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How to raise a dead laptop.

ThundyrkatzThundyrkatz Registered User regular
edited July 2010 in Help / Advice Forum
Hello everyone

I need a little laptop advice.

My sisters laptop is dead, turns out that the socket for the charger is broken, so it can't be charged anymore. So far the quote for fixing it is a couple hundred bucks. We can just about replace the laptop for that price.

The catch is that the dead laptop has a whole bunch of pictures that we need to get off of it.

So, how easy is it to get data off of a Laptop hard drive? Or any thought on how we could charge the battery?

Thanks in advance for your help!

Thundyrkatz on

Posts

  • saltinesssaltiness Registered User regular
    edited July 2010
    Do you by any chance have an external hard drive? The smaller ones use laptop hard drives and it's usually pretty easy to pop them open and swap in a different hard drive to pull the data off it.

    saltiness on
    XBL: heavenkils
  • MrIamMeMrIamMe Registered User regular
    edited July 2010
    Charge the battery in a similar laptop if you can, or borrow a battery of the same type.

    The place where you buy the laptop might be able to help with this

    MrIamMe on
  • EsseeEssee The pinkest of hair. Victoria, BCRegistered User regular
    edited July 2010
    As an alternative to what saltiness suggested, it should be fairly easy to find a 2.5" notebook hard drive enclosure (rather than taking apart an existing external drive). They're pretty cheap (check out the prices on Newegg), but try to find something that looks reasonably reliable, from SOME brand you recognize if feasible, as when a friend of the family bought one to help my mom get her data off an old laptop, he got the cheapest available, so the connection was really touchy and we had to hold it together while transferring stuff. Mercifully, it didn't seem to corrupt anything in the process, but if it's got a poor connection it definitely could. Do you know if the hard drive is IDE or SATA? Recent laptops have the latter, but older ones could have the former. Some enclosures have both connectors (although looking briefly through Newegg I have yet to spot one with both), but definitely not all, so double-check either the hard drive or enclosure info before buying one. It seems from my searching that some enclosures may have a limit on the size of hard drives they can read, so try to double-check that restriction before buying one, as well.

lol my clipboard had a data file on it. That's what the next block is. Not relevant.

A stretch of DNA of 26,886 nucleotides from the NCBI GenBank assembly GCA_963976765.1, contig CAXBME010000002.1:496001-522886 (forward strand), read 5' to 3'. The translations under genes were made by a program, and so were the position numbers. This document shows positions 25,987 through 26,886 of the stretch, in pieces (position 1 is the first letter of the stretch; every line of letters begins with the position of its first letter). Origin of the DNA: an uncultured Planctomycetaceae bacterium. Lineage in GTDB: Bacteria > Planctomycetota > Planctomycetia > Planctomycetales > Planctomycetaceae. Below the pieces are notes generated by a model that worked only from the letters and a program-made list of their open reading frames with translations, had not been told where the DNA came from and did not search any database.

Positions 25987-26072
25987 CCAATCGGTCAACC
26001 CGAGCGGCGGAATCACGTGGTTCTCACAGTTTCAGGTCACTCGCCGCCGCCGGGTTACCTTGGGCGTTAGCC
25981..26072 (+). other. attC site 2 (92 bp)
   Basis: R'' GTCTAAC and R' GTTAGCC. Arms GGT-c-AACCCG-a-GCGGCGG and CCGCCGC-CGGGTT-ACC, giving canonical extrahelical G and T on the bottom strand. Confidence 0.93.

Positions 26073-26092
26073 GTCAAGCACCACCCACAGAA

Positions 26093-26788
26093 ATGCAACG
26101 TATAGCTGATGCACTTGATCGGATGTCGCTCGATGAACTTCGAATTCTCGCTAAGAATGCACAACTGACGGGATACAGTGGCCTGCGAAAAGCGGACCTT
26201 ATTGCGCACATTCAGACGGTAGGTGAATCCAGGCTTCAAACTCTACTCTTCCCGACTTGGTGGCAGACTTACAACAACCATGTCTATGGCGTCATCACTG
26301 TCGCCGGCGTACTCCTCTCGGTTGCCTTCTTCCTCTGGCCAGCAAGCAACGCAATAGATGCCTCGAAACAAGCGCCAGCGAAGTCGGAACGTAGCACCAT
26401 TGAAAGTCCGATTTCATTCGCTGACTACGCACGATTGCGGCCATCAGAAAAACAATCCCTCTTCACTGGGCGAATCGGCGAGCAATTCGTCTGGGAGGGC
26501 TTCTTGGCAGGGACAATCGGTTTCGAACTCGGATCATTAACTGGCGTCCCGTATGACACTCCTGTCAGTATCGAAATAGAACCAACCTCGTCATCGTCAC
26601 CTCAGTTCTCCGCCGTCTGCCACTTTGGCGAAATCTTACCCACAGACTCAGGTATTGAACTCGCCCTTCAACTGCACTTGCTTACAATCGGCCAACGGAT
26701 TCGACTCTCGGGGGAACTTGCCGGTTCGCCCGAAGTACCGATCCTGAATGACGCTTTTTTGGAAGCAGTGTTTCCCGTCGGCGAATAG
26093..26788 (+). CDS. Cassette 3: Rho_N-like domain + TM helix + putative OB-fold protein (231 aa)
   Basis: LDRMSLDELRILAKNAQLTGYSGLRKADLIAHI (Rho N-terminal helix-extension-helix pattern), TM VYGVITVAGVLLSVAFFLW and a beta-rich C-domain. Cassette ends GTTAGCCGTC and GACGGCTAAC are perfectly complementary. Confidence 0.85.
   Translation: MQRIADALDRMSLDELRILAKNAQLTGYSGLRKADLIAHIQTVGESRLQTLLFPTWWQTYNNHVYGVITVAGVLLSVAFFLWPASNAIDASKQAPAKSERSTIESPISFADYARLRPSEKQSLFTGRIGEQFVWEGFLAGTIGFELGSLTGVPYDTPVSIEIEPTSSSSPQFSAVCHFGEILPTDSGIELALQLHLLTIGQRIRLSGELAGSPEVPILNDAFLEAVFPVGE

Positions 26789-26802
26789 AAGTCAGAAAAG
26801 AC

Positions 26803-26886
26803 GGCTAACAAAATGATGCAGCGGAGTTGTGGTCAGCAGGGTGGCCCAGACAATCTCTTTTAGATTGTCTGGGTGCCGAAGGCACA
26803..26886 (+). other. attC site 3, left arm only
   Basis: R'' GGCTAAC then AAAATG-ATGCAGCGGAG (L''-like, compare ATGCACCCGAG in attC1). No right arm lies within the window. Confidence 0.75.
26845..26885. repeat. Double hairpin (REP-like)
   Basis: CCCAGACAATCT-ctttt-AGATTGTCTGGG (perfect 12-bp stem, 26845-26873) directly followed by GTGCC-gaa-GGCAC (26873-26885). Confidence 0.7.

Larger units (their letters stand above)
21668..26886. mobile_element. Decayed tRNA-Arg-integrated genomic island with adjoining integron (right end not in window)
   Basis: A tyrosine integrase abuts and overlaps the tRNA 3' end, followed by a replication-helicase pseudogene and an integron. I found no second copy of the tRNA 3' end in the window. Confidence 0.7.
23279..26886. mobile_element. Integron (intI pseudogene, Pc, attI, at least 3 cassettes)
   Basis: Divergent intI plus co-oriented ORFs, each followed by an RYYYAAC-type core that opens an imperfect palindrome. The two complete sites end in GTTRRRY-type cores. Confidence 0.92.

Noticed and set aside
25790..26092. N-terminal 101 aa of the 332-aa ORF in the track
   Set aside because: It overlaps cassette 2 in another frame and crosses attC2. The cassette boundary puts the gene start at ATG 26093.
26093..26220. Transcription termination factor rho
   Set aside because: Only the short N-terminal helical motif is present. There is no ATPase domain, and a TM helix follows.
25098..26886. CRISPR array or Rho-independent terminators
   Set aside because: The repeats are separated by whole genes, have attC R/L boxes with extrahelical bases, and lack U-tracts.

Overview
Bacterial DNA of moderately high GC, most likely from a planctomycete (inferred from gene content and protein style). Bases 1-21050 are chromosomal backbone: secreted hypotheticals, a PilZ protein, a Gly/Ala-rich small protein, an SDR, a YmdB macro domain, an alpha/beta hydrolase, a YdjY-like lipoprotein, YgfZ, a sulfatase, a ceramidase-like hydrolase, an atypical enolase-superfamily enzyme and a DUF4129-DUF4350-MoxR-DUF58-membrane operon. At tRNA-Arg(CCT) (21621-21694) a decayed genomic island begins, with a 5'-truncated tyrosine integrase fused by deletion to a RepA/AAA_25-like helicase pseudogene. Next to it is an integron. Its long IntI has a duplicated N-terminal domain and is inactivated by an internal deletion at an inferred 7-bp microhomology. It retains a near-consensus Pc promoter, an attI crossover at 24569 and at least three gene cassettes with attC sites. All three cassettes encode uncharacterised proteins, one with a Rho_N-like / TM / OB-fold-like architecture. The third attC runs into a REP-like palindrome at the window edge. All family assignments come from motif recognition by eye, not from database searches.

Once you get an enclosure that can connect to the hard drive, you should be good to go! If it's a really good enclosure, you could conceivably even keep using the drive in that enclosure as extra storage, assuming you know it's still good. I would be a little cautious with that, though, since if her laptop died that hard drive might be aging a bit.

    Essee on
  • PrimesghostPrimesghost Registered User regular
    edited July 2010
    I second the external enclosure idea. You can usually pick em up for 30-40 bucks and they're easy to assemble.

    Do you know if the drive is IDE or SATA?

    If it's SATA you can just hook it up to a desktop computer and access it as a second hard drive.

    Primesghost on
  • EsseeEssee The pinkest of hair. Victoria, BCRegistered User regular
    edited July 2010
    I second the external enclosure idea. You can usually pick em up for 30-40 bucks and they're easy to assemble.

    Looks like Newegg has a fair number from reputable brands for about half that, though, and I know it's still possible to get a good one for around that price. So, even better!

    Essee on
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